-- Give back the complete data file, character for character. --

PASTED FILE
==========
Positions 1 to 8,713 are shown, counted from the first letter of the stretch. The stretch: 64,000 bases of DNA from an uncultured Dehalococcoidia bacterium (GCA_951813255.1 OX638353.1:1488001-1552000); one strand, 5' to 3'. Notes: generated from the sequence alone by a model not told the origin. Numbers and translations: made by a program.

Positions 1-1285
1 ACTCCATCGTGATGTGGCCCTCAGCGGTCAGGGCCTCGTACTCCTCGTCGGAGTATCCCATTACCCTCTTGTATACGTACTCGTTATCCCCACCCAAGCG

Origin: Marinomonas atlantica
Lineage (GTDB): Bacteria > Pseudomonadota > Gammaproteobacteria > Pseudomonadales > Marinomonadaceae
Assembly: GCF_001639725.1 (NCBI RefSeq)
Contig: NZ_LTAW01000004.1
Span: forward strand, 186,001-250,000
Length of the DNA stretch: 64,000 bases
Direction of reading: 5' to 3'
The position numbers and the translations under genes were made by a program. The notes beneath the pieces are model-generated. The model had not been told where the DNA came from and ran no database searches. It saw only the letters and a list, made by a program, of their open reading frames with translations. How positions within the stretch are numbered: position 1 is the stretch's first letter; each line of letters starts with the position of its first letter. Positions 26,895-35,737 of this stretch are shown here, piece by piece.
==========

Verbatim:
Positions 1 to 8,713 are shown, counted from the first letter of the stretch. The stretch: 64,000 bases of DNA from an uncultured Dehalococcoidia bacterium (GCA_951813255.1 OX638353.1:1488001-1552000); one strand, 5' to 3'. Notes: generated from the sequence alone by a model not told the origin. Numbers and translations: made by a program.

Positions 1-1285
1 ACTCCATCGTGATGTGGCCCTCAGCGGTCAGGGCCTCGTACTCCTCGTCGGAGTATCCCATTACCCTCTTGTATACGTACTCGTTATCCCCACCCAAGCG

Origin: Marinomonas atlantica
Lineage (GTDB): Bacteria > Pseudomonadota > Gammaproteobacteria > Pseudomonadales > Marinomonadaceae
Assembly: GCF_001639725.1 (NCBI RefSeq)
Contig: NZ_LTAW01000004.1
Span: forward strand, 186,001-250,000
Length of the DNA stretch: 64,000 bases
Direction of reading: 5' to 3'
The position numbers and the translations under genes were made by a program. The notes beneath the pieces are model-generated. The model had not been told where the DNA came from and ran no database searches. It saw only the letters and a list, made by a program, of their open reading frames with translations. How positions within the stretch are numbered: position 1 is the stretch's first letter; each line of letters starts with the position of its first letter. Positions 26,895-35,737 of this stretch are shown here, piece by piece.